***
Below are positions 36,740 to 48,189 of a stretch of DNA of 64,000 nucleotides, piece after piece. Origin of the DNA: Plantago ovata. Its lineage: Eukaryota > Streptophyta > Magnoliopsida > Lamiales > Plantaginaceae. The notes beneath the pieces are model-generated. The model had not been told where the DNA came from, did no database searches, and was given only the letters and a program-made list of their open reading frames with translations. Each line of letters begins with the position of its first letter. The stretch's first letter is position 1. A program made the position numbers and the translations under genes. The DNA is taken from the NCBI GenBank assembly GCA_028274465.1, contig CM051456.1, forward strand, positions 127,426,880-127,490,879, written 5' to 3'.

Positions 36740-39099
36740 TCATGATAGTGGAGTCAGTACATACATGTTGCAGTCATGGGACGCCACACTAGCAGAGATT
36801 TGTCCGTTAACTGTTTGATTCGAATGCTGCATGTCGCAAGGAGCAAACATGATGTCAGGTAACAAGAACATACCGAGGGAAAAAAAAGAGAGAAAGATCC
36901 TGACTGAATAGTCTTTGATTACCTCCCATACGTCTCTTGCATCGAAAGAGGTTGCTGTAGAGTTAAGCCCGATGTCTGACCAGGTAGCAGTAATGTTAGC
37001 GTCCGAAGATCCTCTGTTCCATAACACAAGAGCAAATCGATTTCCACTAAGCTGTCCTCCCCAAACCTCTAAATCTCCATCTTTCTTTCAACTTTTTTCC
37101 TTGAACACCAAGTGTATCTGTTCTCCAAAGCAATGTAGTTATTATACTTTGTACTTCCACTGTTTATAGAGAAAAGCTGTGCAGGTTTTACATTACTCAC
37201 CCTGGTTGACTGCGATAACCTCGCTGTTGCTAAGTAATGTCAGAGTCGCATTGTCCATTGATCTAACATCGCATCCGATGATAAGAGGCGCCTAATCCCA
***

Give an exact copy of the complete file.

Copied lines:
Below are positions 36,740 to 48,189 of a stretch of DNA of 64,000 nucleotides, piece after piece. Origin of the DNA: Plantago ovata. Its lineage: Eukaryota > Streptophyta > Magnoliopsida > Lamiales > Plantaginaceae. The notes beneath the pieces are model-generated. The model had not been told where the DNA came from, did no database searches, and was given only the letters and a program-made list of their open reading frames with translations. Each line of letters begins with the position of its first letter. The stretch's first letter is position 1. A program made the position numbers and the translations under genes. The DNA is taken from the NCBI GenBank assembly GCA_028274465.1, contig CM051456.1, forward strand, positions 127,426,880-127,490,879, written 5' to 3'.

Positions 36740-39099
36740 TCATGATAGTGGAGTCAGTACATACATGTTGCAGTCATGGGACGCCACACTAGCAGAGATT
36801 TGTCCGTTAACTGTTTGATTCGAATGCTGCATGTCGCAAGGAGCAAACATGATGTCAGGTAACAAGAACATACCGAGGGAAAAAAAAGAGAGAAAGATCC
36901 TGACTGAATAGTCTTTGATTACCTCCCATACGTCTCTTGCATCGAAAGAGGTTGCTGTAGAGTTAAGCCCGATGTCTGACCAGGTAGCAGTAATGTTAGC
37001 GTCCGAAGATCCTCTGTTCCATAACACAAGAGCAAATCGATTTCCACTAAGCTGTCCTCCCCAAACCTCTAAATCTCCATCTTTCTTTCAACTTTTTTCC
37101 TTGAACACCAAGTGTATCTGTTCTCCAAAGCAATGTAGTTATTATACTTTGTACTTCCACTGTTTATAGAGAAAAGCTGTGCAGGTTTTACATTACTCAC
37201 CCTGGTTGACTGCGATAACCTCGCTGTTGCTAAGTAATGTCAGAGTCGCATTGTCCATTGATCTAACATCGCATCCGATGATAAGAGGCGCCTAATCCCA